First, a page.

The Garden Guide

Book: History of Garden Design and Gardening
Chapter: Chapter 5: Gardens in Asia, America, Africa, Australia

Madeira gardens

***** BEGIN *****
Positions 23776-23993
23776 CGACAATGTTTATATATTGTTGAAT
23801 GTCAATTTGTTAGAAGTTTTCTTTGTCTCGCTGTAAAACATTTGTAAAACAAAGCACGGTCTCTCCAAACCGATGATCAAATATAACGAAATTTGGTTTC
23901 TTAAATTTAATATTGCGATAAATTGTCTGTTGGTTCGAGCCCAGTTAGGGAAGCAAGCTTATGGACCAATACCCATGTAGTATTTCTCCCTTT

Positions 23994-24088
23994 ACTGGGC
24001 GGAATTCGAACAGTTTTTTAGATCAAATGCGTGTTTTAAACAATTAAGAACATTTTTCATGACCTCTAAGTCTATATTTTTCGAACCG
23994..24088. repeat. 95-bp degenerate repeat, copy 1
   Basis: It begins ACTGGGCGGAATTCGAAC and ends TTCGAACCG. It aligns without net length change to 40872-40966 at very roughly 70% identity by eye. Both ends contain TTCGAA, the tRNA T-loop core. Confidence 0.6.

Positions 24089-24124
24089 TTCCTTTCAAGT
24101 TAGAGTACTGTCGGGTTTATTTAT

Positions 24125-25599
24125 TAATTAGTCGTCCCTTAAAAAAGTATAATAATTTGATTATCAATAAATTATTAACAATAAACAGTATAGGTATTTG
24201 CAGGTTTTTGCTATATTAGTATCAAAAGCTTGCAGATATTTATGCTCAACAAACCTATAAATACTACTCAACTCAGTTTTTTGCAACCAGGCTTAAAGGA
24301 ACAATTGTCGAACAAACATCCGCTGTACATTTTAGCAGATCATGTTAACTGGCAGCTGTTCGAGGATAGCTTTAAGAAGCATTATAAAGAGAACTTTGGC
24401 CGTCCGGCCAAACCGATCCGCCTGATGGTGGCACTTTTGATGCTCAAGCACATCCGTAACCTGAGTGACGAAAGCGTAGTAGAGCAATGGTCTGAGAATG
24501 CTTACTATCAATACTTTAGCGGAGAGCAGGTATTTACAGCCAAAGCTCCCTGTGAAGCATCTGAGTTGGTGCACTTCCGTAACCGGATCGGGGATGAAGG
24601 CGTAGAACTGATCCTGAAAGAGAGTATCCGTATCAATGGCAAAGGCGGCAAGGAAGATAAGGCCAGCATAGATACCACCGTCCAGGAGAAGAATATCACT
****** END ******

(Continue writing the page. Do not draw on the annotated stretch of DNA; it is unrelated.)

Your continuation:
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838. In Madeira, the garden products are those of both hemispheres. Dr. Walsh remarks that, in general, grapes and potatoes rarely thrive together; the heat and dryness necessary to mature the one, being very inimical to the other; but in Madeira, where every stratum of elevation gives a different soil and climate, all plants and fruits grow up and prosper. He saw in the market-place at Funchal, figs (black and green), bananas in bunches, citrons, apples, pears, large red onions, peaches (hard and unripe, being preferred in that state), grapes of several qualities, including a small dark grape called tinto, the clusters of which sometimes weigh twenty pounds, the roots of Caladium esculentum, the acridity of which, being volatile, is dissipated by boiling or baking; and the leaves, which, though forbidding in aspect, like those of the English cuckoo-pint, are yet boiled and eaten, and called Indian kale. The soil producing the best crapes is the poorest and most stony, resembling that of some of the best vineyards of the Rhine. (Notices of Brazil, vol. i. p. 34.)